MR SHICEKA: During my training I was taught that you donít question an order or instruction. If you are a disciplinary member of the army you have to carry out the instruction as itís given. After carrying out the operation you can ask questions. Therefore it means that if I defy an order Iím causing a mutiny within the ranks army and a mutiny in something thatís not wanted in any army situation.

CHAIRPERSON: Sorry, causing what? Mutiny or meeting?

MR SHICEKA: Mutiny.

UNKNOWN: I think he said mutiny.

MR ARENDSE: Have you ever defied an order given to you by your commander or someone in the APLA high command?

MR SHICEKA: I never defied any orders since from the time I joined the army.

MR ARENDSE: Do you know of any of your comrades in the APLA army who defied an order and if so, what happened to that person?

MR SHICEKA: What I know is, for example if you had a small dagga itís not allowed and if youíre seeing doing so youíre out of the principle of the army therefore the commander has to punish you. Those were the petty things that I saw people getting punished for them. For example they will take off your clothes and let you crawl and put you in the mud and water to bring you back to your senses. Those are the petty things that Iíve seen as Iíve said. For example, when youíre drinking a lot or smoking dagga. Those are the things that I saw.

MR ARENDSE: And these forms of discipline which you describe to us, did you see that here in this country or did it happen outside of the borders?

MR SHICEKA: It was outside the borders. I havenít seen that with in the country.

MR ARENDSE: Is that while you were staying in camps?

MR SHICEKA: Thatís correct.

MR ARENDSE: Now the arms and ammunition which was used during the attack, where did that come from?

MR SHICEKA: I donít have an understanding to that regard. I think comrade Malevu said they were in Transkei but I donít know how they came to be in Newcastle. I was that ammunition is already available in Newcastle, I donít know how it was carried to Newcastle. I wasnít told that answer with Bongani. They told me that Iíll find arms in Newcastle.

MR ARENDSE: And did you find the arms in Newcastle, you obviously did. Where did you find the arms and ammunitions and the grenades?

MR SHICEKA: At Miki.

MR ARENDSE: At Mikiís house?

MR SHICEKA: Thatís Mikiís house, yes.

MR ARENDSE: Did you take all the arms and ammunition with you in the car that evening?

MR SHICEKA: Thatís correct.

MR ARENDSE: The car that you used during the attack was a Cressida, we know that and that Cressida was high-jacked. Were you part of the group that high-jacked the car?

MR SHICEKA: I wasnít.

MR ARENDSE: Were you waiting at that time at Mikiís house for ...[intervention]

MR SHICEKA: I wasnít in Mikiís house. Weíre not staying at Mikiís house, we were staying in Skumbuza Shombaís house. It was an ...[indistinct] as Maskopazin.

MR ARENDSE: Now, ...[intervention]

CHAIRPERSON: Who is Miki?

MR SHICEKA: Miki was one of our contacts. As comrade Malevu was in Sweden we had to arrive at Mikiís place.

MR ARENDSE: Thank you. Now, when you were in the Cressida and you went towards the target, you went first to the restaurant, is that correct?

MR SHICEKA: We started at the restaurant.

MR ARENDSE: And you got out of the car and you actually went to the restaurant, is that right?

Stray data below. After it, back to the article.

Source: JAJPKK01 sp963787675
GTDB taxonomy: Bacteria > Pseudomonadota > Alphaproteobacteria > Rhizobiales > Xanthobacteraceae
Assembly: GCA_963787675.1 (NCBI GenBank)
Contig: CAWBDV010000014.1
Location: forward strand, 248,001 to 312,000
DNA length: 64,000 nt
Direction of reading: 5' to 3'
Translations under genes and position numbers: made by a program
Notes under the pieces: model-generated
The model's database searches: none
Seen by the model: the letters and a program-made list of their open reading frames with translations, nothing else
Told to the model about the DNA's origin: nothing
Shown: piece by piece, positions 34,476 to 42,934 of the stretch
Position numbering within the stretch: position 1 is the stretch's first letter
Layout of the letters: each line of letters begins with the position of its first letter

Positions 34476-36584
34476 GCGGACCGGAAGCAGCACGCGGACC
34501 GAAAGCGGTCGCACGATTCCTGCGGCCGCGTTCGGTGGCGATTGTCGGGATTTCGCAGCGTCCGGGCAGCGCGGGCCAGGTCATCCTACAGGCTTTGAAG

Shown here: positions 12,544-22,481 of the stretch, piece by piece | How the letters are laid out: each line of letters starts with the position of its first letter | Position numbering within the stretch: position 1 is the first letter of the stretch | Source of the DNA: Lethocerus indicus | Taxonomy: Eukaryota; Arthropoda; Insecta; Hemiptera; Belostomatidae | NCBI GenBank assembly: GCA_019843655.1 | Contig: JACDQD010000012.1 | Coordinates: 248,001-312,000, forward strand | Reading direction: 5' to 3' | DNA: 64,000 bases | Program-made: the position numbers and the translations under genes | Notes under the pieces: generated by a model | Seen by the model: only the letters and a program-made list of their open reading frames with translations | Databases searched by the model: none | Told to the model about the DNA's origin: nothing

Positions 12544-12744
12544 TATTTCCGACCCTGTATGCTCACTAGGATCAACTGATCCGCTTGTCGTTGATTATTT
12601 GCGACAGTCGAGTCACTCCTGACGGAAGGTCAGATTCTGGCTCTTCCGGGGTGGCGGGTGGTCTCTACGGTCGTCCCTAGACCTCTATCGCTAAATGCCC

MR SHICEKA: Thatís correct.

MR ARENDSE: And I take it at the time you went to the restaurant you were not armed?

MR SHICEKA: Thatís correct.

MR ARENDSE: Were you the one that came back and reported to Tanda that you donít think you should attack that target?

MR SHICEKA: Thatís correct. However, the car was not far from the scene of the restaurant. Even the people in the car could see the situation outside. However, I personally went into the restaurant to see what was happening and I realised there were many people around here and I told them that the situation is bad.

MR ARENDSE: Now we know that the disco was not far from the restaurant, is that right?

MR SHICEKA: Thatís correct.

MR ARENDSE: So from the restaurant you moved to the disco?

MR SHICEKA: Thatís correct.

MR ARENDSE: And did you go into the disco first or did Tanda go first?

MR SHICEKA: Tanda went first. He got out of the car to go and look around in the disco, he came back.

MR ARENDSE: And what did he - did he speak to you, did he tell you anything, did he give you any orders?

MR SHICEKA: He gave us orders. He said there were white people inside. Tulele and Funani, we ended up being four. I myself and Tanda went to look around at the disco. Tulele and Funani were giving us firing cover. The reason why they had to give us a firing, it was because if ever police come or we are shot from behind, they will be able to cover us while weíre concentrating shooting and the disco. The people who went to shoot at the disco it was my myself and Tanda.

MR ARENDSE: Now you were also armed or you also had in your possession a grenade, is that right?

MR SHICEKA: Thatís correct, I was armed together with a hand grenade.

MR ARENDSE: You didnít use the grenade?

MR SHICEKA: I didnít use it.

MR ARENDSE: Is there any reason why you didnít use it?

MR SHICEKA: Yes, there was a reason why I havenít used the hand grenade because the front door had burglar proofs and we realised that if we throw a hand grenade through the door it can re-bounce, it can hit the burglar proofs and explode next to our vicinity and we might be injured and we never wanted to be injured. Thatís the reason why we never used it.

MR ARENDSE: Can you recall how many times you fired or how many bullets you fired? How much ammunition you used during the attack?

MR SHICEKA: No, I canít remember.

MR ARENDSE: Was it one magazine, two magazines? Did you change magazines, can you recall?

MR SHICEKA: No. I donít know whether Tanda did change his, I never changed my magazine.

MR ARENDSE: How many rounds in one magazine, the rifle that you were using?

MR SHICEKA: Itís 35. I donít know how many he loaded into his rifle. I loaded mine full.